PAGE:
a) It allows access to the memory of the deceased person.   If so, the dreamer should not be able to do anything else than what the dead person did - from what we know of brains, any other action would be in fact dreaming - interpolation between bits of information stored in the memory.

A person familiar with door handles would know he can pull a door handle, but if the dead person didn't know what was behind a door, the dreamer wouldn't know it either.

Depending on the interpretation of this "science", the dreamer could see absolutely nothing, he could be prevented from opening the door, or he would make up something that would make sense to be in behind the door. But it wouldn't reflect the exact reality - the dead person's brain doesn't have the knowledge.

Now the movie itself acknowledges that this is not in fact what is happening. I ask - how dumb is the scientist who built this device then? His credibility as a character drops to zero the moment he implies it might have something to do with alternative universes, but still insists that it's simply a memory we can access. These two are exclusive.
Even if we accept this technology exists, it doesn't make a lick of sense.

b) It allows access to a parallel universe some time ago, it's real.    If so, HOW?! I'm sorry, but saying "it's very complicated" doesn't cut it. I don't require techno babble and explanations for everything in movies, I'm perfectly fine with Inception's "yeah, we have this technology, it works".

But if you're going through the trouble of explaining the stuff with the brains, why not follow through with this too? The technology is constantly described as a brain link, a simulation - hence the idiotic name "Source Code" (which is dumb, because a source code is something you need to compile for the program to run, it's just a lame name picked to sound IT-ish)

The parallel universe aspect is completely missing and it's an incredibly stupid idea - if we establish the fact there are parallel universes, the universe where Jake Gylenhall saves the train ALREADY EXISTS SOMEWHERE!!! Him "going back" and "saving the girl" does exactly nothing. I'm no physicist, but if anything, he simply jumped from one universe in which he doesn't save the girl to another, where he does. Nothing is accomplished - congratulations! (except for him "getting that kiss" (oh Holywood) and LIVING ON, which also happens in an infinite number of universes beside the one we see in the movie) And he gets to stay in this poor guy's body after Jake dies? Wow, because we couldn't let the film end on a bit of a downer, right? How is Jake going to teach history anyway?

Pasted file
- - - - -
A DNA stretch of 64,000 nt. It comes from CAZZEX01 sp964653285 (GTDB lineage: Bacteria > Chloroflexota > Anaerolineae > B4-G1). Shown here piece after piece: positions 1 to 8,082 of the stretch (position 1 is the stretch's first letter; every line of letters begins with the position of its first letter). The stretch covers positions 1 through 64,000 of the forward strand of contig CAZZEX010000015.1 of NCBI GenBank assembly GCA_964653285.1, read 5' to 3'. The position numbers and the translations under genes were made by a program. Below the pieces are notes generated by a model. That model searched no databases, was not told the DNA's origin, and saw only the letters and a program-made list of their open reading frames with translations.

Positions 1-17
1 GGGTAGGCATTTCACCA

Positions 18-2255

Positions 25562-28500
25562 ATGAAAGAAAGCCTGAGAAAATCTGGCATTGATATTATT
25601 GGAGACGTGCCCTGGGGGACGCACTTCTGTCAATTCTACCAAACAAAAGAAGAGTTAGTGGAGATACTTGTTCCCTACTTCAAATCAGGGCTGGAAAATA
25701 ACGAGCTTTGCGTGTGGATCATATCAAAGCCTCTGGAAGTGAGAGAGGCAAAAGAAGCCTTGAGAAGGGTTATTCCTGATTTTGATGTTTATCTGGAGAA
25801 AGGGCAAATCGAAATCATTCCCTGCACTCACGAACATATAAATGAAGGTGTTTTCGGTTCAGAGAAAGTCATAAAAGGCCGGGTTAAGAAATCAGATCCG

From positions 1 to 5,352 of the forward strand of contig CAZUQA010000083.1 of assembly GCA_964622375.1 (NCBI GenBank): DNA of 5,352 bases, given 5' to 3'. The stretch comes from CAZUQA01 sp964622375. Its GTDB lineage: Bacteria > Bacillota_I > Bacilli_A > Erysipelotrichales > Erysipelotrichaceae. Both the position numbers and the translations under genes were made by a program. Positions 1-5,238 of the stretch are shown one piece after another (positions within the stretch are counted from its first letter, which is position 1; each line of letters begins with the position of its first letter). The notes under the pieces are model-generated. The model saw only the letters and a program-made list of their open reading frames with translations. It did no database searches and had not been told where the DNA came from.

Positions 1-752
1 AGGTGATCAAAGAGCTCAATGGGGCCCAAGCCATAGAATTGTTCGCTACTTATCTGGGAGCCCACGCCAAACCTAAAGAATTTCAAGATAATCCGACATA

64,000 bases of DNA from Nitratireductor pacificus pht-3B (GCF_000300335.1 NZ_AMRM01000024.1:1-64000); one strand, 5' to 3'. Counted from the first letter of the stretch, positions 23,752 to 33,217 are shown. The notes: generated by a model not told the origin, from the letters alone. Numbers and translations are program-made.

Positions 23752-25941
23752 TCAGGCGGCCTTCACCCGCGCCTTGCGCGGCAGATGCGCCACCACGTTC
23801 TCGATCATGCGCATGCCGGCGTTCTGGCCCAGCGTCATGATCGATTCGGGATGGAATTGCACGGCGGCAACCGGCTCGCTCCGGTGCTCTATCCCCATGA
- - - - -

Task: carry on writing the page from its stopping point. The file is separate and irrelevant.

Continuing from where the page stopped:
"Do you believe in fate?"  Yeah. Screw science. It was fate.

I suppose we are to be astonished by the fact the army lady reads Jake's message, that it all happened. But if we're still going with the parallel universes hypothesis, ALL OF THAT ALREADY HAPPENED IN A PARALLEL UNIVERSE!

The army lady is not the same one we've been seeing through the movie, it doesn't matter that she thinks the device works - she still cannot change anything in her own universe. And all the changes she might want to make in the other universes have always been done in an infinite number of these universes. That's the bloody point of the multiverse theory.
The ending scene changed nothing and is, as the whole film, pointless.

It's a mediocre film and I'm sure everyone with a basic knowledge of physics, brain biology and logic will see the gaping holes in its plot and characters. It doesn't deserve to be praised.
The actors weren't bad though.